To Homeschool or Not To Homeschool. That is the question. We decided to go full-out homeschool. Let’s talk about the why’s, the hows, and the what’s.
My husband and I both had homeschooling experiences ourselves while at school. He started homeschooling in Grade 7, and eventually his parents started a homeschool academy that turned into a full private school with two campuses. My parents started to homeschool my youngest sibling when he started Grade 1, and they loved the curriculum and the freedom and the progress they saw, so they decided to homeschool us all. I had just started Grade 9 (also the last year you should probably start homeschool or start a complete new curriculum.) I absolutely flourished and I loved it.
Hubby and I were (ironically enough) on the same curriculum, ACE Curriculum, and because of that small detail, we were able to connect when we moved to South Africa later that year. (Begining of our love story!)
Making the Change
Right before our oldest started Grade 1 a few years ago, we really wanted to start homeschooling. We did all the research, contacted the correct people, and did everything we were supposed to, but still felt slightly unsure. It’s like, we knew this was what we wanted to do, but something didn’t feel quite right yet. We found out a little while later that I was expecting number 4. It would NOT have worked to start homeschooling with a sick one year old as well as pregnancy and then the newborn. We didn’t understand the reason why back then, but looking back, we are so grateful we didn’t start our homeschool journey when we wanted to. It would have been crazy and we probably would have given up before we even really gave it the chance it deserves.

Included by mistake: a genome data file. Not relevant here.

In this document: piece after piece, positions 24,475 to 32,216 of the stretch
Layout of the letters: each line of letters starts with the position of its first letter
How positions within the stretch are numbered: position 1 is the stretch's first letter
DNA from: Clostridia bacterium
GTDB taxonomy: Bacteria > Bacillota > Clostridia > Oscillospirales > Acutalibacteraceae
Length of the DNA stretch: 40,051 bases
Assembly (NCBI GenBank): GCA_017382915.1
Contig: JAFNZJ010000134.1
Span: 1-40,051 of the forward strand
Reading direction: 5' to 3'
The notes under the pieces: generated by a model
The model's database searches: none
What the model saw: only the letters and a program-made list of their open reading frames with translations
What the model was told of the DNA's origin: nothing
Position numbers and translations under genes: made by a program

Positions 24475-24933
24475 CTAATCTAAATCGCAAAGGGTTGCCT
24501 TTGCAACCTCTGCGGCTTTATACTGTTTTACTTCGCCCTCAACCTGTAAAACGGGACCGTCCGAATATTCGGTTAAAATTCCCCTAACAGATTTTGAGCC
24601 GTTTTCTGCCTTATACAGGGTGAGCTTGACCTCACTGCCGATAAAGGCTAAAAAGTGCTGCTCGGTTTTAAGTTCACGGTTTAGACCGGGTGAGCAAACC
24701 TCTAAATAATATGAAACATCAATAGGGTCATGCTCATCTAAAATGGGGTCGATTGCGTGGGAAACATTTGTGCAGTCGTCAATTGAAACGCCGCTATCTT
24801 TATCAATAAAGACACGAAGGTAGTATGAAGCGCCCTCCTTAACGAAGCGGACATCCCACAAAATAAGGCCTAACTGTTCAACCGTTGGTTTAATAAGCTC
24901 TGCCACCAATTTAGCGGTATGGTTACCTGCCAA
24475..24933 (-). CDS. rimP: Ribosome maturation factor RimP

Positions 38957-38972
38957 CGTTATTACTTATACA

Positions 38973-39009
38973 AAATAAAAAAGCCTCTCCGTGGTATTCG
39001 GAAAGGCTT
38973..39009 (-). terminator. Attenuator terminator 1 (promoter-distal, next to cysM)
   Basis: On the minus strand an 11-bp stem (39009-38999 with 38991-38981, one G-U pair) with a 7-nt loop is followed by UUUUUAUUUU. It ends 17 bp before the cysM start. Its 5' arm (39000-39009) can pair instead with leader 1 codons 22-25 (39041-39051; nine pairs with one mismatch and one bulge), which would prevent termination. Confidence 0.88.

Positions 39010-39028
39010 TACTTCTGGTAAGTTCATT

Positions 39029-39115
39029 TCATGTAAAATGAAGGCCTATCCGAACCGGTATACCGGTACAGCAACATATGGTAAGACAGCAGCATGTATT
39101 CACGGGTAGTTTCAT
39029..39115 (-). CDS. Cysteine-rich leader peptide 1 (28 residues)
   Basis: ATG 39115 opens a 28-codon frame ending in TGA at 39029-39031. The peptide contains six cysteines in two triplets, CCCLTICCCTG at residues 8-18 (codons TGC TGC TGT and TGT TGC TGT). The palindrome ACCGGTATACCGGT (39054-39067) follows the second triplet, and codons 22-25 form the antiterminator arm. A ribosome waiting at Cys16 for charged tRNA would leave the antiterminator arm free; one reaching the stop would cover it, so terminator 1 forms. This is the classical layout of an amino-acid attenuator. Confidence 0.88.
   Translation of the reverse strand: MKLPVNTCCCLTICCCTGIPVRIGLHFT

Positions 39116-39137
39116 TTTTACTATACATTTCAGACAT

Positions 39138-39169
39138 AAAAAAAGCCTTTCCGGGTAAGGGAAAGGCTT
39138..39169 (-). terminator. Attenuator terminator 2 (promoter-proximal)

This was still on our hearts, and at the start of 2020 we spoke about it again, and funny enough we felt that our transition to homeschooling won’t look like we expect it to. And we both felt that we would start at a weird time. (Not like complete a full academic year and then start the new year with homeschool.) When lockdown hit, initially we were still keeping the kids in school, but when lockdown was extended, we started reassessing our options and our new situation.
For the first time, homeschooling was the norm, and no one was asking the question, “What about the social?!”. We decided it was the right time to jump in completely and find our feet with the homeschool curriculum on it’s own without the pressures of social etc. This way we could see if the homeschool set up on its own would work for us as a family and our situation. So we withdrew our children.
Where to Start
I will do another separate blog post on the full how-to for parents who are also considering homeschooling, but let me tell you what we did.
First off, homeschooling has SO many different options and variations. If you are looking for a copy of what your child is doing currently at school, you might have to look a little harder. Homeschooling is not just school at home. It’s so much more. It looks at your child as a whole and meets him or her where they are at.